A Little Bit Food Co is founded on a long tradition of horticulture and gardening, and we want to do our part to ensure a healthy environment for all creatures. That’s why we’ve joined the Bumblebee Conservation Trust community, a charity whose mission is to halt and reverse the decline of bumblebees in the UK.
Why are we supporting UK bumblebees? It’s well known that bumblebees numbers have been declining for years, and that this is having a detrimental effect on our environment and the countryside. For us, this hits home for a number of reasons:
Bumblebees are essential for pollination, and thus have a key role in producing much of the food we eat.
Fresh herbs are the foundation of all of our products, and they require pollination, too. Thyme, chives, lavender, borage, hyssop, sage, marjoram, dill, parsley, rosemary - bumblebees are essential for their propagation, and thus our business!
Bumblebees only feed on flowers, and their decline is directly correlated with large scale changes in the countryside that have reduced the number of flowers for bees to feed on. These changes are directly related to farming practices led by consumer demand. As a small food business ourself, we hope to demonstrate to consumers that they can make better choices about the food they buy - those choices can have a cascading positive impact on the environment, including bumblebees.
Individuals and small groups CAN make a difference. Gardens cover over one million acres in the UK. This presents a great opportunity to provide food for bumblebees. If more people used their garden spaces more effectively, the overall landscape would be a better place for bumblebees. (See Gardening for bumblebees to learn more.)
Getting back to basics, we simply love having bumblebees in our garden! Their buzzing about is a big part of summer and we love watching them feed on our flowering herbs, fruits, and vegetables.
Fascinating facts about bumblebees:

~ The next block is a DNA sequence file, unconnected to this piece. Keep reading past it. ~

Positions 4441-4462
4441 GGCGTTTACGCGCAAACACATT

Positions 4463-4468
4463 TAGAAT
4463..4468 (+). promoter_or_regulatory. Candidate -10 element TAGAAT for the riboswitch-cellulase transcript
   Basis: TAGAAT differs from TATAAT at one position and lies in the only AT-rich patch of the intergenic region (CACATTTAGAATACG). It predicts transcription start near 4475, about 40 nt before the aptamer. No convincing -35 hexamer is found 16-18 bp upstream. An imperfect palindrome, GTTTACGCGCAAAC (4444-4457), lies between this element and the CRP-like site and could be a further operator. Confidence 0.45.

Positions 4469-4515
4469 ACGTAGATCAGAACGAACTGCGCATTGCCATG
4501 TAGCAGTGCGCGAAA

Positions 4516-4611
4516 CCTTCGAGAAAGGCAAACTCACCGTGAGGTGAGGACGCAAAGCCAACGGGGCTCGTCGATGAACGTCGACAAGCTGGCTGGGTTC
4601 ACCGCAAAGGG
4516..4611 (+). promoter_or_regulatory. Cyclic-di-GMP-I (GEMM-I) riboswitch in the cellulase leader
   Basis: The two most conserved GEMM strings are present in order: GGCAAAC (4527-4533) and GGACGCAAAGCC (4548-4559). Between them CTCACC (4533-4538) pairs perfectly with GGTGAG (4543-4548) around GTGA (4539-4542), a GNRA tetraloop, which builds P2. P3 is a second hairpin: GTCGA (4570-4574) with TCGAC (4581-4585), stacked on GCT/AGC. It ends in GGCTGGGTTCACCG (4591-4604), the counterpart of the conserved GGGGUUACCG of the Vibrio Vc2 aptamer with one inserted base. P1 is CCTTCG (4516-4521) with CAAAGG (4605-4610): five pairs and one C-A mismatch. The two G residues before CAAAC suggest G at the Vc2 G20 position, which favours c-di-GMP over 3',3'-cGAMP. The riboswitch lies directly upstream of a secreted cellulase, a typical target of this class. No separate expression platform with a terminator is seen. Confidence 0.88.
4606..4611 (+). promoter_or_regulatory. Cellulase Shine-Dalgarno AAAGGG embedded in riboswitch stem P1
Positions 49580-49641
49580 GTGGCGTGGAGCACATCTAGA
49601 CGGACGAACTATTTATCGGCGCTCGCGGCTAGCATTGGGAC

Bees need to eat continuously as they have such fast metabolisms. According to scientist Dave Goulson: “A bumblebee with a full stomach is only ever about 40 minutes from starvation.”
Bumblebees don’t die when they sting. That’s just a thing in honeybees. So yes, a bumblebee can sting you twice. However, male bumblebees don’t have a stinger at all, and female bumblebees aren’t very aggressive, so unless you go barging into their nest, you’re likely safe.
Bees have smelly feet. Bees, like all insects, are covered in an oily film that makes them waterproof. When they land on a flower, they leave their chemical signature behind. Other bees can smell these oily footprints left on flowers, and know not to land on the same place—the nectar’s already been pillaged. Bees also use these footprints as a sort of smelly “Welcome Home” mat; the scent helps them find their way back to the entrance of their nest.
Bumblebees air condition their nests with their own wings. If the nest gets too hot, worker bees post themselves near the entrance and fan the hot air out, like tiny flapping A/C units. The hotter it is, the more workers join in the effort in order to keep the nest at exactly 86 degrees Fahrenheit, their preferred temperature. If their body temperature rises above 111 degrees, the bumblebees will die.
To learn more about bumblebees and what you can do to help reverse their declining numbers, visit the Bumblebee Conservation Trust which has loads of great information and advice, plus details about joining the community, volunteering, and events across the UK.